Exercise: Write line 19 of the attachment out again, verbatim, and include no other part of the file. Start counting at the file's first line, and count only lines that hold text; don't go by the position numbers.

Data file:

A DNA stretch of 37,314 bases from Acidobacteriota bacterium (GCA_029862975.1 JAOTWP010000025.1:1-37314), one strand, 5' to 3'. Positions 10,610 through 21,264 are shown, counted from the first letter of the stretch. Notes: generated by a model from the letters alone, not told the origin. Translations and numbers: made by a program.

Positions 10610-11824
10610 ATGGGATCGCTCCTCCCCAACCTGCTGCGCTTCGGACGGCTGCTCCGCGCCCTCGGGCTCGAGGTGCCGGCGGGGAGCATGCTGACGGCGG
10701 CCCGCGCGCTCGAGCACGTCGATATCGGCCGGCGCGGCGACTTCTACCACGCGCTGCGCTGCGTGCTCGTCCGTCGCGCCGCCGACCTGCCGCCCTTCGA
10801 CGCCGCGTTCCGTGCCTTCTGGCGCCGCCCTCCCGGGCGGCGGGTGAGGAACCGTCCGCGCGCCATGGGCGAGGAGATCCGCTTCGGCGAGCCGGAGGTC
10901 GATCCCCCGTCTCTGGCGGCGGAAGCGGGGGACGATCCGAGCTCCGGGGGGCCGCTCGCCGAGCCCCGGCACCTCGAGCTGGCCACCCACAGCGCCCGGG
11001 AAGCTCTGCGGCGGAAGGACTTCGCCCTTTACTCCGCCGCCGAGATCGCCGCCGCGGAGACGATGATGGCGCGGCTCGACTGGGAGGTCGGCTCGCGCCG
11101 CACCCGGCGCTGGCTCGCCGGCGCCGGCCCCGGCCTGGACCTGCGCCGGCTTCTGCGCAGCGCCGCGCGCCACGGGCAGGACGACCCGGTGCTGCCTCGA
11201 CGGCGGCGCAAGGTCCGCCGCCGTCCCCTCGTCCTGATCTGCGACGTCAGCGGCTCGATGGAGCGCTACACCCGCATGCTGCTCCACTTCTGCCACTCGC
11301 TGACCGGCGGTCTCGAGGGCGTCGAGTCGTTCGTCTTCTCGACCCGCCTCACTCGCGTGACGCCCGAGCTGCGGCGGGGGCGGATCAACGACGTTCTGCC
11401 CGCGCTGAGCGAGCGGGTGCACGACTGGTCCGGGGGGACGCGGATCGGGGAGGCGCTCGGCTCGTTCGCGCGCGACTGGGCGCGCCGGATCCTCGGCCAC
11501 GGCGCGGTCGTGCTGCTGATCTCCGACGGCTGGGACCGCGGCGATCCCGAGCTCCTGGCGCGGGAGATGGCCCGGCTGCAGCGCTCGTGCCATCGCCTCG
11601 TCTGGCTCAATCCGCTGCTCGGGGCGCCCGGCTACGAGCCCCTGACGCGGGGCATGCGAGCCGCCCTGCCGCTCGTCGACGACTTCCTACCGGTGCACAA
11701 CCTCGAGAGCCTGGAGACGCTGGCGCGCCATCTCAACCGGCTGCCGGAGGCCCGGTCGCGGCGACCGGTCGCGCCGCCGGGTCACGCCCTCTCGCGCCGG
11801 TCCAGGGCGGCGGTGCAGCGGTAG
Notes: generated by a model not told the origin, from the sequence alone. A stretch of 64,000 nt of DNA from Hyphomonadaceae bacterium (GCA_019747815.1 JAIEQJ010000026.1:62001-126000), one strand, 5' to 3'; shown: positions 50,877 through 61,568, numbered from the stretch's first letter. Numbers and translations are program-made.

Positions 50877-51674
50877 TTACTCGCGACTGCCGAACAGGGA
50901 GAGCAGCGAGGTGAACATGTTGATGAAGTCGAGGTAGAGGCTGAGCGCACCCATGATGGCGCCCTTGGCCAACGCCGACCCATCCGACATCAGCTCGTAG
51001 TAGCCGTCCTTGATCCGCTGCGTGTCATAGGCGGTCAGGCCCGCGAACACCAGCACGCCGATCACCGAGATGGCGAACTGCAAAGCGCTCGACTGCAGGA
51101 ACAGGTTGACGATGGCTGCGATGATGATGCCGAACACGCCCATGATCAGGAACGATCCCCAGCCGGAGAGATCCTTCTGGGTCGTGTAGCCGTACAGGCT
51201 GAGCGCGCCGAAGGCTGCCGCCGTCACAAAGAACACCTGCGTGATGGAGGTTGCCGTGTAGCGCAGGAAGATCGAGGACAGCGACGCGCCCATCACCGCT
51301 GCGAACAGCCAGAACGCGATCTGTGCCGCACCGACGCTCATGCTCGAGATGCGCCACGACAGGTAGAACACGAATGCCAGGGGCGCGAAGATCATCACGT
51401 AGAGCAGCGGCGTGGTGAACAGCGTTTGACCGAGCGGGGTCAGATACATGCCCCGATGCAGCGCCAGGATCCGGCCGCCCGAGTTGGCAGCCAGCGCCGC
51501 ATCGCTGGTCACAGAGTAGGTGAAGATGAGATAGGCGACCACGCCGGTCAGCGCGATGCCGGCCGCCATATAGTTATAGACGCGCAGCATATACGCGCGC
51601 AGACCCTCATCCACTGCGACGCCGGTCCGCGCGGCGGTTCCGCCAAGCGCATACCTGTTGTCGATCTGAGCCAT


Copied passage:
50901 GAGCAGCGAGGTGAACATGTTGATGAAGTCGAGGTAGAGGCTGAGCGCACCCATGATGGCGCCCTTGGCCAACGCCGACCCATCCGACATCAGCTCGTAG